Unemployment and conflict has forced many young Somalians out of the country in search of a better life. But a newfound stability in the once-lawless nation has created hope — and jobs — which, some say, are too often being filled by foreigners. Abdulaziz Billow reports from Mogadishu.
Video

Video A Dinosaur Fit for Land and Water

Residents and tourists in Washington D.C. can now examine a life-size replica of an unusual dinosaur that lived almost a hundred million years ago in northern Africa. Scientists say studying the behemoth named Spinosaurus helps them better understand how some prehistoric animals adapted to life on land and in water. The Spinosaurus replica is on display at the National Geographic museum. VOA’s George Putic has more.
Video

Video Iraqi Kurdistan Church Helps Christian Children Cope find shelter in churches in the Kurdish capital, Irbil

In the past six weeks, tens of thousands of Iraqi Christians have been forced to flee their homes by Islamic State militants and find shelter in churches in the Kurdish capital, Irbil. Despite U.S. airstrikes in the region, the prospect of people returning home is still very low and concerns are starting to grow over the impact this is having on the displaced youth. Sebastian Meyer reports from Irbil on how one church is coping.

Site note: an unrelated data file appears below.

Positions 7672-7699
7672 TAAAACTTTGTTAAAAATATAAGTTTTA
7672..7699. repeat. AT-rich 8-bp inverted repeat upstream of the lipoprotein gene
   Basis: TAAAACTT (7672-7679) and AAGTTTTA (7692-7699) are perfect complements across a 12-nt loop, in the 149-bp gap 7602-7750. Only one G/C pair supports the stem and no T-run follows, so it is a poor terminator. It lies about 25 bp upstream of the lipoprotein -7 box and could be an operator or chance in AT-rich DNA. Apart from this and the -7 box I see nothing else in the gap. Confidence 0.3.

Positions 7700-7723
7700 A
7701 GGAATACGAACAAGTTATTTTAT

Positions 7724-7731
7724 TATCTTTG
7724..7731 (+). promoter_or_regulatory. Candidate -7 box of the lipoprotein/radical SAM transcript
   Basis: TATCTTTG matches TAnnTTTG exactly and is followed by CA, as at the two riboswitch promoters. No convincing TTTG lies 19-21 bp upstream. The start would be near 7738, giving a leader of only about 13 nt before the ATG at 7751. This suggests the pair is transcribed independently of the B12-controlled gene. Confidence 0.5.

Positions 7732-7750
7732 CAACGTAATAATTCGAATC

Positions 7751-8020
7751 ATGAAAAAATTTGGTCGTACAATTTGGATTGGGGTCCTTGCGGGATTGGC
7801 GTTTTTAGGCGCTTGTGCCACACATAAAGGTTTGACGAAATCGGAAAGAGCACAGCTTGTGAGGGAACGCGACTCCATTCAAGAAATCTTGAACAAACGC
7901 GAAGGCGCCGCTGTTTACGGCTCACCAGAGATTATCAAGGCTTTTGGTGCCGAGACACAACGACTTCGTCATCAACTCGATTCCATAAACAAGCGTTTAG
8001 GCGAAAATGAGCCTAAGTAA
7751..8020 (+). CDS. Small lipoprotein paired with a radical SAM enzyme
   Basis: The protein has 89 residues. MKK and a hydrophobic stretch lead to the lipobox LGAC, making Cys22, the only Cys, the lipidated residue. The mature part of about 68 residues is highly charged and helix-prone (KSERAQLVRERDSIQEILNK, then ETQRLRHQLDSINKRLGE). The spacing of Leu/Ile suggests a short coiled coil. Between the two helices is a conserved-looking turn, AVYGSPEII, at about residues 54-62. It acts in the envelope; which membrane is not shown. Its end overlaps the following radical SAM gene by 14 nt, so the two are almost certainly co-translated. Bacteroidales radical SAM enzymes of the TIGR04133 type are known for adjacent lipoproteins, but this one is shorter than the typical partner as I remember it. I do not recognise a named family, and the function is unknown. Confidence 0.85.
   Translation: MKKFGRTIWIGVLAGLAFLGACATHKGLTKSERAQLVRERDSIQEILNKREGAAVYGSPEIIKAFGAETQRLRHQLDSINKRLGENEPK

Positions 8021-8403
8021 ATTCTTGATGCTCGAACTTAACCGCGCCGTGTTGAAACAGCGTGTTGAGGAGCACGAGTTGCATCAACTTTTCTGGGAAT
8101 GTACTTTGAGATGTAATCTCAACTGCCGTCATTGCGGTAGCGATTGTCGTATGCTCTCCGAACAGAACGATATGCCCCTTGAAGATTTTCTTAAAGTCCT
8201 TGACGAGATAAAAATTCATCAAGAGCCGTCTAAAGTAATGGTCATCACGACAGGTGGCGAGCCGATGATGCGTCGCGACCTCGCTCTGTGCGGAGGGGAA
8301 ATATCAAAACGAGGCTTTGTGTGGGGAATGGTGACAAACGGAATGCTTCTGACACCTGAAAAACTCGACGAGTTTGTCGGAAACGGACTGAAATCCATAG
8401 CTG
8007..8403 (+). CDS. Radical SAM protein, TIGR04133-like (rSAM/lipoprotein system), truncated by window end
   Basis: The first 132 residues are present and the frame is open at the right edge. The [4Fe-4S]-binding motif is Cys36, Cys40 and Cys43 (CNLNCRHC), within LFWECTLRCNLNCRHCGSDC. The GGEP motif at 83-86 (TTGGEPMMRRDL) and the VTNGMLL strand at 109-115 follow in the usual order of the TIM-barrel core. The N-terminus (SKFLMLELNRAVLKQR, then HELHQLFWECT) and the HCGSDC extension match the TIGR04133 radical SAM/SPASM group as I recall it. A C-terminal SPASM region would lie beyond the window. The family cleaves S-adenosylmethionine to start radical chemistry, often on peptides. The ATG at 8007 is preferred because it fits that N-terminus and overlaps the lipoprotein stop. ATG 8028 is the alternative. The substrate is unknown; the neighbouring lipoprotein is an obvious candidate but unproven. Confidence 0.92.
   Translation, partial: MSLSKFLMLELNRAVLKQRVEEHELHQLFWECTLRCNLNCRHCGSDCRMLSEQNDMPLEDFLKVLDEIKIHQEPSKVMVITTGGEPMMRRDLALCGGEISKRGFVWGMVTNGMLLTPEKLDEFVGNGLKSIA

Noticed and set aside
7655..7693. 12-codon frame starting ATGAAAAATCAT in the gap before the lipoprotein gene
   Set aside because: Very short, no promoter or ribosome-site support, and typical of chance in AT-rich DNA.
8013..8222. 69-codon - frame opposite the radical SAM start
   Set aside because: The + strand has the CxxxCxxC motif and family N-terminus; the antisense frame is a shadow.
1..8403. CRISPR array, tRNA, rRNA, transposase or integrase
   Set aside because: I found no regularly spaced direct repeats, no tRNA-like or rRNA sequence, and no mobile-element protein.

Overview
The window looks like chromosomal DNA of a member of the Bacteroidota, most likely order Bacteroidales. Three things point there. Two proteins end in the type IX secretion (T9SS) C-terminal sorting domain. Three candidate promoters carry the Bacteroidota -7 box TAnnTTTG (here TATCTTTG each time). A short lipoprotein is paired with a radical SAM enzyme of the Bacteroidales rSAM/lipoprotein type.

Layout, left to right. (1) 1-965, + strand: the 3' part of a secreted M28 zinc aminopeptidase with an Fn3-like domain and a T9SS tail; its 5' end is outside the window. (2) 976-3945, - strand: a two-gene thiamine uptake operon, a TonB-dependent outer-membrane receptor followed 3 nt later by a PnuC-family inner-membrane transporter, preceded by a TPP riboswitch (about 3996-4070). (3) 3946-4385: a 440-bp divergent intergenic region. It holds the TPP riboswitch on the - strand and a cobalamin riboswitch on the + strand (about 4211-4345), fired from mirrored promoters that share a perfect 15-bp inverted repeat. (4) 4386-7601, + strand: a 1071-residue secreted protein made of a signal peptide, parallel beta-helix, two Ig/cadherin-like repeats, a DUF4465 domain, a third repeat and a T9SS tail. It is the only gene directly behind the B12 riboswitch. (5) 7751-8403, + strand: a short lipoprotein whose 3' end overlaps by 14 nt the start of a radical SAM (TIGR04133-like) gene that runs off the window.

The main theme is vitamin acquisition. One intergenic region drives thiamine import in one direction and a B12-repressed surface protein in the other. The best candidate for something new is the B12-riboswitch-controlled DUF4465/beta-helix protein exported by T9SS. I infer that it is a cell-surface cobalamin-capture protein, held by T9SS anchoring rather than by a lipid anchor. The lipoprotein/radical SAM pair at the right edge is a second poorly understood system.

Video

Video NASA Picks Boeing, SpaceX to Carry Astronauts Into Space

The U.S. space agency, NASA, has chosen Boeing and SpaceX companies to build the next generation of spacecraft that will carry U.S. astronauts to the International Space Station by the year 2017. The deal with private industry enables NASA to end its dependence on Russia to send space crews into low Earth orbit and back. Zlatica Hoke has more.
Video

Video Future of Ukrainian Former President's Estate Uncertain

More than six months after Ukraine's former President Viktor Yanukovych fled revolution to Russia, authorities have yet to gain control of his palatial estate. Protesters occupy the grounds and opened it to tourists but they are also refusing to turn it over to the state. VOA's Daniel Schearf reports from Mezhigirya, just north of Kyiv.


Carnage and mayhem are part of daily life in northern Nigeria, the result of a terror campaign by the Islamist group Boko Haram. Fears are growing that Nigeria’s government may not know how to counter it, and may be making things worse. More

AppleAndroid